3. Multiple Sclerosis Walking Scale 12 [ Time Frame: Assessment will take place at baseline and after 10 weeks ]
    12-item self reported measure of the impact of MS on individual's walking ability. Each item scoring provides options 1-5, with 1 meaning no limitation and 5 meaning extreme limitation on the gait related item. The total score ranges between 12 and 60, with higher scores indicating more limitation perceived on walking ability.

  4. Change from baseline Multiple Sclerosis Walking Scale 12 to 6 months [ Time Frame: Assessment will take place up to 6 months, through the study completion ]
    12-item self reported measure of the impact of MS on individual's walking ability. Each item scoring provides options 1-5, with 1 meaning no limitation and 5 meaning extreme limitation on the gait related item. The total score ranges between 12 and 60, with higher scores indicating more limitation perceived on walking ability.

  5. Timed Up and Go Test [ Time Frame: Assessment will take place at baseline and after 10 weeks ]
    Time in seconds required to walk to a line that is 3 meters (9.8 feet) away, turn around at the line, walk back to the chair, and sit down.

  6. Change from baseline Timed Up and Go Test to 6 months [ Time Frame: Assessment will take place up to 6 months, through the study completion ]
    Time in seconds required to walk to a line that is 3 meters (9.8 feet) away, turn around at the line, walk back to the chair, and sit down.

  7. Berg Balance Scale [ Time Frame: Assessment will take place at baseline and after 10 weeks ]
    The Berg Balance Scale (BBS)14-item objective measure that assesses static balance and fall risk in adults. Items include static and dynamic activities with varying difficulty. Each item scoring provides options 0-4, determined by the ability to perform the assessed ability. Item score are then summed ranging between 12 and 60, with higher scores indicating better balance ability

  8. Change from baseline Berg Balance Scale to 6 months [ Time Frame: Assessment will take place up to 6 months, through the study completion ]
    The Berg Balance Scale (BBS)14-item objective measure that assesses static balance and fall risk in adults. Items include static and dynamic activities with varying difficulty. Each item scoring provides options 0-4, determined by the ability to perform the assessed ability. Item score are then summed ranging between 12 and 60, with higher scores indicating better balance ability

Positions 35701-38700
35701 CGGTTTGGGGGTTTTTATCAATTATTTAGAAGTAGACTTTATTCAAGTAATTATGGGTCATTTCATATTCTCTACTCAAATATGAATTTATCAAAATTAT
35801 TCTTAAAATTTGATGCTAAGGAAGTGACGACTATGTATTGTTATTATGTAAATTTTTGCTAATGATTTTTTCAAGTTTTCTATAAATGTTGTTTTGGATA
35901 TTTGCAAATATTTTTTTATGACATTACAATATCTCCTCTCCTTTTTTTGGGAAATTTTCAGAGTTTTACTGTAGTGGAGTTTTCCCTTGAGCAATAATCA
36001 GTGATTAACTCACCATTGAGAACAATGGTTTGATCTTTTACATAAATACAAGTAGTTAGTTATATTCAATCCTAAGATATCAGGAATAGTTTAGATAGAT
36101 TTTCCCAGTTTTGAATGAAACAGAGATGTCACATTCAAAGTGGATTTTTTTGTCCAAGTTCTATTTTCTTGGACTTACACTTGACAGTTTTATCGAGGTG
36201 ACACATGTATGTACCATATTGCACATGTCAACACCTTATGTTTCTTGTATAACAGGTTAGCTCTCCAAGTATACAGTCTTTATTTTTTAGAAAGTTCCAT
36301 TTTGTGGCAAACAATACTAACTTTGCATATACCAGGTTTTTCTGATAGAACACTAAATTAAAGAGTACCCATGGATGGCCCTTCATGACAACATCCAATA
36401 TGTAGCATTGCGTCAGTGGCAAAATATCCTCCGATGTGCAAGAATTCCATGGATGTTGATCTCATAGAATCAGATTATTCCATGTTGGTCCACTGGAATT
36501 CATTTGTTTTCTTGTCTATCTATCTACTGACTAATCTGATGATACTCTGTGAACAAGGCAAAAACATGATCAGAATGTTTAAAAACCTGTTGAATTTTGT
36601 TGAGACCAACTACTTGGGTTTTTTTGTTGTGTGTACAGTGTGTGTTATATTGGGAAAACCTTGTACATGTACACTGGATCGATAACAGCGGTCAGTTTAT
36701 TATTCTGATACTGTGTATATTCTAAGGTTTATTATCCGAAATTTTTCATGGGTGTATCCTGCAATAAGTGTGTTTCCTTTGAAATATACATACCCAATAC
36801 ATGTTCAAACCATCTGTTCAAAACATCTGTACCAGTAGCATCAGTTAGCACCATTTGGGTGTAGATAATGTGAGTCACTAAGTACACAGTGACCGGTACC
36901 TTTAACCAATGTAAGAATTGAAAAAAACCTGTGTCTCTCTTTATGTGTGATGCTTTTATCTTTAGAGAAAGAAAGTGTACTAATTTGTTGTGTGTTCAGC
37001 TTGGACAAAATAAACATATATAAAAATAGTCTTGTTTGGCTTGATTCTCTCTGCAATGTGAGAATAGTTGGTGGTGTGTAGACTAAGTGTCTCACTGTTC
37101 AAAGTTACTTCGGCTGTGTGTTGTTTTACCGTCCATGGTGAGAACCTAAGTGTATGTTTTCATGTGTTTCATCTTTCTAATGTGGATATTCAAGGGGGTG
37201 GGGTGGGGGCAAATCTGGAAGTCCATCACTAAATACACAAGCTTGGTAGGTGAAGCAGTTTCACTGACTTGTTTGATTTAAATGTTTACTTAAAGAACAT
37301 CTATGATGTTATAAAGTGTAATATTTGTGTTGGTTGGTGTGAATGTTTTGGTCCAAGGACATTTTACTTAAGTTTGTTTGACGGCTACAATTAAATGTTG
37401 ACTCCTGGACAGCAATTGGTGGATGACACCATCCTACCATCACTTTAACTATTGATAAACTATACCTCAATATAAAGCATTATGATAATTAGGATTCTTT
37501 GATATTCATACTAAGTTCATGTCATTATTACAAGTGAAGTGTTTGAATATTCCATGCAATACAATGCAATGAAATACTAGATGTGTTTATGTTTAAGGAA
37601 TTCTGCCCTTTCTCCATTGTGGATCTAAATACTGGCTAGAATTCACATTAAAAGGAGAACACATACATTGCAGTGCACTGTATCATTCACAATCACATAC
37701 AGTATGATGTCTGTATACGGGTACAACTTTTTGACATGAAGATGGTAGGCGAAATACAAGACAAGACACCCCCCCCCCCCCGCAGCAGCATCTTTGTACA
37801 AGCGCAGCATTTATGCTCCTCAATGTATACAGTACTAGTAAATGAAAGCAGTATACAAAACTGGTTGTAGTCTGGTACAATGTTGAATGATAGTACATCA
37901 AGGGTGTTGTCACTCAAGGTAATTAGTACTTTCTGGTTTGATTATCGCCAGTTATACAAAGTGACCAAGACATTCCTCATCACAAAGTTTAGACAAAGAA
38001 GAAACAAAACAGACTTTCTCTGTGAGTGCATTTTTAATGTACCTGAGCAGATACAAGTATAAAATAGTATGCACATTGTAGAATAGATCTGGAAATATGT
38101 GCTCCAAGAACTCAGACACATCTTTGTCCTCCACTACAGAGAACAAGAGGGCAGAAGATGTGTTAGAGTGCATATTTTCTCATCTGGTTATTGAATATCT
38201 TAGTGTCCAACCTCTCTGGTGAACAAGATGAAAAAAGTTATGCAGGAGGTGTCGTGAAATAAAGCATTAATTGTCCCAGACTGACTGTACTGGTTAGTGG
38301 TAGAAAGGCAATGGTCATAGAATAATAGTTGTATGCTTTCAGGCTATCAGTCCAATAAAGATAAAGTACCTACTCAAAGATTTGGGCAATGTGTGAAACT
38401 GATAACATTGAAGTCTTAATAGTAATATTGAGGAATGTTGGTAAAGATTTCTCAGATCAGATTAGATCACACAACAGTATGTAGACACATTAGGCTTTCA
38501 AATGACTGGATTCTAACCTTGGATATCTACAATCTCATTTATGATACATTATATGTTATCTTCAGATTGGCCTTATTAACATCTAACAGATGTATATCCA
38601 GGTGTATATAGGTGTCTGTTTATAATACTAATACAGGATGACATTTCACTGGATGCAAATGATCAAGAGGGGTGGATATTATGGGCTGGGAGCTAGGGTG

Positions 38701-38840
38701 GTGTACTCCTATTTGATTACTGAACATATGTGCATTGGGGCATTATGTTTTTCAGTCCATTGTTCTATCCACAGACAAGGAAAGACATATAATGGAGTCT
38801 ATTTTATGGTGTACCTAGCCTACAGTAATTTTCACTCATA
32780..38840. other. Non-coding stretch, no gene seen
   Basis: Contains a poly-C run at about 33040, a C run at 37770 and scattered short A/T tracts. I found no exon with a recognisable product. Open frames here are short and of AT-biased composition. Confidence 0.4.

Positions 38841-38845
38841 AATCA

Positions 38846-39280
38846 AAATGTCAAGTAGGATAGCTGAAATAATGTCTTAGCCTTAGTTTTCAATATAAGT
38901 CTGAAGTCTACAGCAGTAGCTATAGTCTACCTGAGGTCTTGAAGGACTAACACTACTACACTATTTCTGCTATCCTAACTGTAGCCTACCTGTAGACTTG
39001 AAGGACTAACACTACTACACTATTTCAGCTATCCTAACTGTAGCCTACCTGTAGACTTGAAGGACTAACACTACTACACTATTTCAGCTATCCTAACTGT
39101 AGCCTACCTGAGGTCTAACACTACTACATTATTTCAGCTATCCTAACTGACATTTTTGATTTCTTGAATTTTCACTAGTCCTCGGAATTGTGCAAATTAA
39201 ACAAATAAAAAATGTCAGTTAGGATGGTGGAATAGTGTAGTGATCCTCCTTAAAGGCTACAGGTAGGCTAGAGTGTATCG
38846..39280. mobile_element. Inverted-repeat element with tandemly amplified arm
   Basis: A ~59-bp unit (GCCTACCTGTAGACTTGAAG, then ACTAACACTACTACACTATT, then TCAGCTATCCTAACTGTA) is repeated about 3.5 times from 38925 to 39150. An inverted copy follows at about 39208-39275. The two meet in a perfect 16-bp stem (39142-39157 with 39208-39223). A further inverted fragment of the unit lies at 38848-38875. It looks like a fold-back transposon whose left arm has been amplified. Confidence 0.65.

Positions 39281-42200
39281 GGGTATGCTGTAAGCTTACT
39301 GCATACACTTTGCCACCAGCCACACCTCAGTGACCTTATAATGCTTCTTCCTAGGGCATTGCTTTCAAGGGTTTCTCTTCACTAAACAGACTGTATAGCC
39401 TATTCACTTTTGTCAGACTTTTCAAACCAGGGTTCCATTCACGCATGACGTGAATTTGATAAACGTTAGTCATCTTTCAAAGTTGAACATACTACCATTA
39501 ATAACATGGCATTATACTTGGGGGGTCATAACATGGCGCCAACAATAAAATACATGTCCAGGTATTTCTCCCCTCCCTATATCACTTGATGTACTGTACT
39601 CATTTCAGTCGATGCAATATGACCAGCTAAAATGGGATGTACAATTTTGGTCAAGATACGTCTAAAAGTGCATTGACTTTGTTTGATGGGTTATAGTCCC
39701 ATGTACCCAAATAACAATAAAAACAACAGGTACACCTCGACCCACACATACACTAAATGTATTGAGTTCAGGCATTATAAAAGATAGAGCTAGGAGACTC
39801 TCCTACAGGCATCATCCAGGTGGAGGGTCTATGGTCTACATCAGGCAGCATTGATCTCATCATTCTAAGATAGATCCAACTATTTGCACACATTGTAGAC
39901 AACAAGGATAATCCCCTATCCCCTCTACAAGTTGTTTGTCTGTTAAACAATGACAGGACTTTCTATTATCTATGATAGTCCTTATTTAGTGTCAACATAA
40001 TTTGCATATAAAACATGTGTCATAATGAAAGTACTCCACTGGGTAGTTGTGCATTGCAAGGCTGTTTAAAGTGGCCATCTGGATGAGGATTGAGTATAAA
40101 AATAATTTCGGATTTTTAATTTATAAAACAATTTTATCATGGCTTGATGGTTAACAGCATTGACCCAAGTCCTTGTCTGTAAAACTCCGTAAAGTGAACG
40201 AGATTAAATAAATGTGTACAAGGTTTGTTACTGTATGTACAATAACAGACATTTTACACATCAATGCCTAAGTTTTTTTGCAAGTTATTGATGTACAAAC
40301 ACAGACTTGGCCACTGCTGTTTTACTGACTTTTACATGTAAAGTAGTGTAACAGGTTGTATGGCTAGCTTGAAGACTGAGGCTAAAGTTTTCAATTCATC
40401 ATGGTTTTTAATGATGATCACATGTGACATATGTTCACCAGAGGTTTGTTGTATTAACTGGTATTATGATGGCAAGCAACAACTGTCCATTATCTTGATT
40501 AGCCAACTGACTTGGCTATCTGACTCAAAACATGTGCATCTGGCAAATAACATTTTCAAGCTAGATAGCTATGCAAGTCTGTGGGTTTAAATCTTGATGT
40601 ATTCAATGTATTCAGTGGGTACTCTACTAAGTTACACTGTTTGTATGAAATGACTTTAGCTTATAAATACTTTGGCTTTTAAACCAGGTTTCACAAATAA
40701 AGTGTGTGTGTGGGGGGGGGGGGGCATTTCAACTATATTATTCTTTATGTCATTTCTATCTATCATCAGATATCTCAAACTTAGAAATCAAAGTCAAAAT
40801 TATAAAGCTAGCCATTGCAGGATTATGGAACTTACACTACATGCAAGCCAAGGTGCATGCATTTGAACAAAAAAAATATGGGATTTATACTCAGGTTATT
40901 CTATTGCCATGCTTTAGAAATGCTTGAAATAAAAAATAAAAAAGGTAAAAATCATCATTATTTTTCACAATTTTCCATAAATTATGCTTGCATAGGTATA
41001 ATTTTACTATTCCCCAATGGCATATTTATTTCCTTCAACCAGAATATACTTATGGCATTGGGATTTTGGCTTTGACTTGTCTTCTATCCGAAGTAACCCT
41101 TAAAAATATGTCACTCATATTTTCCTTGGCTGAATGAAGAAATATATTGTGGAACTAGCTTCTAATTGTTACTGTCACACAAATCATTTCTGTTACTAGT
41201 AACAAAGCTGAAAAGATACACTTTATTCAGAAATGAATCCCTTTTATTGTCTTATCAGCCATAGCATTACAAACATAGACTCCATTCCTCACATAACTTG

9. Activities Specific Balance Confidence Scale [ Time Frame: Assessment will take place at baseline and after 10 weeks ]
    The Activities Specific Balance Confidence Scale(ABC scale) is a reported measure of balance confidence in performing various activities without losing balance or experiencing a sense of unsteadiness. The scale has 16 items (score 0-1600 possible). The score is recorded as a percentage (%), with 100% the highest level of confidence. Max score of 1600 divided by 16 items = 100%

  10. Change from baseline Activities Specific Balance Confidence Scale to 6 months [ Time Frame: Assessment will take place up to 6 months, through the study completion ]
    The Activities Specific Balance Confidence Scale(ABC scale) is a reported measure of balance confidence in performing various activities without losing balance or experiencing a sense of unsteadiness. The scale has 16 items (score 0-1600 possible). The score is recorded as a percentage (%), with 100% the highest level of confidence. Max score of 1600 divided by 16 items = 100%

  11. Modified Fatigue Impact Scale [ Time Frame: Assessment will take place at baseline and after 10 weeks ]
    The Modified Fatigue Impact Scale (MFIS) is a form of the Fatigue Impact Scale (Fisk et al, 1994) based on items derived from interviews with MS patients concerning how fatigue interferes in their lifes. The instrument provides an assessment of the effect of fatigue in terms of physical, mental and psychosocial functioning. Items on the MFIS can be aggregated into three subscales (physical, cognitive, and psychosocial), as well as into a total MFIS score. All items are scaled so that higher scores indicate a greater impact of fatigue on a person's activities. The Physical Subscale range from 0 to 36. The Cognitive Subscale ranges from 0 to 40. The Psychosocial Subscale ranges from 0 to 8.The total MFIS score can range from 0 to 84. It is computed by adding scores on the physical, cognitive, and psychosocial subscales.

  12. Change from baseline Modified Fatigue Impact Scale to 6 months [ Time Frame: Assessment will take place up to 6 months, through the study completion ]
    The Modified Fatigue Impact Scale (MFIS) is a form of the Fatigue Impact Scale (Fisk et al, 1994) based on items derived from interviews with MS patients concerning how fatigue interferes in their lifes. The instrument provides an assessment of the effect of fatigue in terms of physical, mental and psychosocial functioning. Items on the MFIS can be aggregated into three subscales (physical, cognitive, and psychosocial), as well as into a total MFIS score. All items are scaled so that higher scores indicate a greater impact of fatigue on a person's activities. The Physical Subscale range from 0 to 36. The Cognitive Subscale ranges from 0 to 40. The Psychosocial Subscale ranges from 0 to 8.The total MFIS score can range from 0 to 84. It is computed by adding scores on the physical, cognitive, and psychosocial subscales.